SACRAMENTO (CBS13) — In a major step to flatten the curve, an FDA-approved COVID-19 vaccine is now on its way to California. Some of the very first doses are scheduled to arrive at UC Davis Health within days.
The freezer is chilled and secured tightly as it sits empty, but not for long.READ MORE: 'Just Trying To Do Good': Modesto Junior College Professor Runs To Support Struggling Students
“So that freezer back there is minus 80, which is super cold. Your typical freezer is minus 20. We’ll be able to store about 150,000 doses in that particular machine there,” said Chad Hatfield, UC Davis Health Chief Pharmacy Officer.
UC Davis Health is one of only a handful of hospitals chosen in part for its storage capability and ability to distribute the vaccine to the community when it’s more widely available.
Dr. Olivia Kasirye, Sacramento County’s Public Health Officer, says the earliest for the general public to receive a vaccine would be in early Spring.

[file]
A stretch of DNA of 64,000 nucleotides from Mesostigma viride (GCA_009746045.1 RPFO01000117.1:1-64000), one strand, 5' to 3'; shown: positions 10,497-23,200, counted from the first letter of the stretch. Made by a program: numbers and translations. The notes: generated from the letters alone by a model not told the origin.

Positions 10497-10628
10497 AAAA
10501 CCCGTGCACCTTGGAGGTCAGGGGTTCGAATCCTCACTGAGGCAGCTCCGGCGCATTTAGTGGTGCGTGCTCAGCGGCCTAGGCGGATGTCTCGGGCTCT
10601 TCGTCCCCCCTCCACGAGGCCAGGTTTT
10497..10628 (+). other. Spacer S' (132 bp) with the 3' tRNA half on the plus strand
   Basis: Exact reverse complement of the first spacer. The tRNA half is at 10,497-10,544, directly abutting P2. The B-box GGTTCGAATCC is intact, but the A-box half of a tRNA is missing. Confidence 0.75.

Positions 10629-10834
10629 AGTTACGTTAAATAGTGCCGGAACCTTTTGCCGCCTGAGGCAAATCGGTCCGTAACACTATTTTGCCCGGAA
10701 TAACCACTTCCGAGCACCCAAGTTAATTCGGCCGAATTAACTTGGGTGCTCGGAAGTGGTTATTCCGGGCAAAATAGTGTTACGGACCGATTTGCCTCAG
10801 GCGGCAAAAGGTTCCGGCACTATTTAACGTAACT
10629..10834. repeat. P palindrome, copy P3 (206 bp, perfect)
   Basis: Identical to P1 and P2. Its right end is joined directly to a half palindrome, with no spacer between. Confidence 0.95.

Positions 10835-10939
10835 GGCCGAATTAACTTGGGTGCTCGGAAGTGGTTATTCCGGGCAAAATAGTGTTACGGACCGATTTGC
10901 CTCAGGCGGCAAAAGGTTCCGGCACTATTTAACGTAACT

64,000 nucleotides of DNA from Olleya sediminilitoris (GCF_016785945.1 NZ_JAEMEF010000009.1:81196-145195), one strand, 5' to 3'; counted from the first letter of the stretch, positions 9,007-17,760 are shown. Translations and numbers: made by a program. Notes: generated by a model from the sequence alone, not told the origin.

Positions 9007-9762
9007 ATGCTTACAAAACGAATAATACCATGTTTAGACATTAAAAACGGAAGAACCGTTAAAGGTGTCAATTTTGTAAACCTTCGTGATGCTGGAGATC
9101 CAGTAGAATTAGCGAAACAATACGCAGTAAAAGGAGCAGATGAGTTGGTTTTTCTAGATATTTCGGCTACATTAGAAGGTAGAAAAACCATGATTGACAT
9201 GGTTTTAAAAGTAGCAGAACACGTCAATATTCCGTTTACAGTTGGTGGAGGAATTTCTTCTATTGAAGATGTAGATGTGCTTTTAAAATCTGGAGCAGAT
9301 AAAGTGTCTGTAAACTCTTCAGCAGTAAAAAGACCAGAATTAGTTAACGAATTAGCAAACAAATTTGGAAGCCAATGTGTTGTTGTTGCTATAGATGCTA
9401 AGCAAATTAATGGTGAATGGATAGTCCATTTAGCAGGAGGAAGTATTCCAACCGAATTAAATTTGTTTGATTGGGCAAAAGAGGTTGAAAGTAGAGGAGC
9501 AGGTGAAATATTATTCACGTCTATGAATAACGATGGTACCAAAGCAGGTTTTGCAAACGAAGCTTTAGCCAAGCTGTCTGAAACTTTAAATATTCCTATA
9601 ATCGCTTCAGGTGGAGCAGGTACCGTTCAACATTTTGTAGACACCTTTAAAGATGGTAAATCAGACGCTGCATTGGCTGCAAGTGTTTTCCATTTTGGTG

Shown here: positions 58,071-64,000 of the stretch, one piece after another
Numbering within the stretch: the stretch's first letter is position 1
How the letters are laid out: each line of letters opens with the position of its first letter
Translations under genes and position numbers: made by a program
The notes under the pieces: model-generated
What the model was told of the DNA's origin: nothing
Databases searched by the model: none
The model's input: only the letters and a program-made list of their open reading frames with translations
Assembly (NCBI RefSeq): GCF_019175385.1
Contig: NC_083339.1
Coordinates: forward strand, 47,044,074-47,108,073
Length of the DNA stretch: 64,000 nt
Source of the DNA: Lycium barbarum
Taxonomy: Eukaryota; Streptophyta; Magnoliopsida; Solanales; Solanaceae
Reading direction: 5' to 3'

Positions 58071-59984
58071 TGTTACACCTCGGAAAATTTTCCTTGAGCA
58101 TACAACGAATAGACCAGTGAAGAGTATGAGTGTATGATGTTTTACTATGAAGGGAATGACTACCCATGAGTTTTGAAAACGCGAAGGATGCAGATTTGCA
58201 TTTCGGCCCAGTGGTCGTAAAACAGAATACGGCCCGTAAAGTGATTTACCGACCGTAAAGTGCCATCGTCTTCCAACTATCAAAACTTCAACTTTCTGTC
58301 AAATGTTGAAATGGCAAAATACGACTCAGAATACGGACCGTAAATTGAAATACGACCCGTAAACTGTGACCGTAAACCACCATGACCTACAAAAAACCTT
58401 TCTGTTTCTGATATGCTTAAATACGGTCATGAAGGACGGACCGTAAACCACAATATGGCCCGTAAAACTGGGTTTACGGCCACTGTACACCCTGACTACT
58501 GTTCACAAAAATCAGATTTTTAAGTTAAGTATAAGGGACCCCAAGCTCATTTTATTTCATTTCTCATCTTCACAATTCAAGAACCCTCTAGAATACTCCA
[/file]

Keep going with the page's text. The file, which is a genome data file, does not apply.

“2020 has been a very difficult year for everybody and so to end it at this point where we have something to look forward to is great,” Dr. Kasirye told CBS13.READ MORE: Multi-Vehicle Crash Closes Northbound I-5 Lanes Near Highway 50 Connector In Sacramento
County health officials are still working out details of who gets the vaccine first. In the meantime, UC Davis Health researchers developed a tier system based on work risk.
For example, in the emergency department, custodial workers, physicians, nurses, first responders and clerks fall in the top tier for vaccination priority.
“The data has shown, at least coming from the FDA, that it is effective and like other vaccines, there are some folks that will not get it. I think in order to curb the pandemic, this is one of the tools in our arsenal to complete,” said Hatfield.
Some big questions remain like exactly how many doses they’ll get in this first shipment and the exact day they’ll arrive. UC Davis Health says it will be able to store 400,000 doses at one time and that they’re prepared to inoculate up to 400 employees per day.MORE NEWS: How Fast Is Too Fast? As California Starts to Reopen, COVID Risk Still Remains
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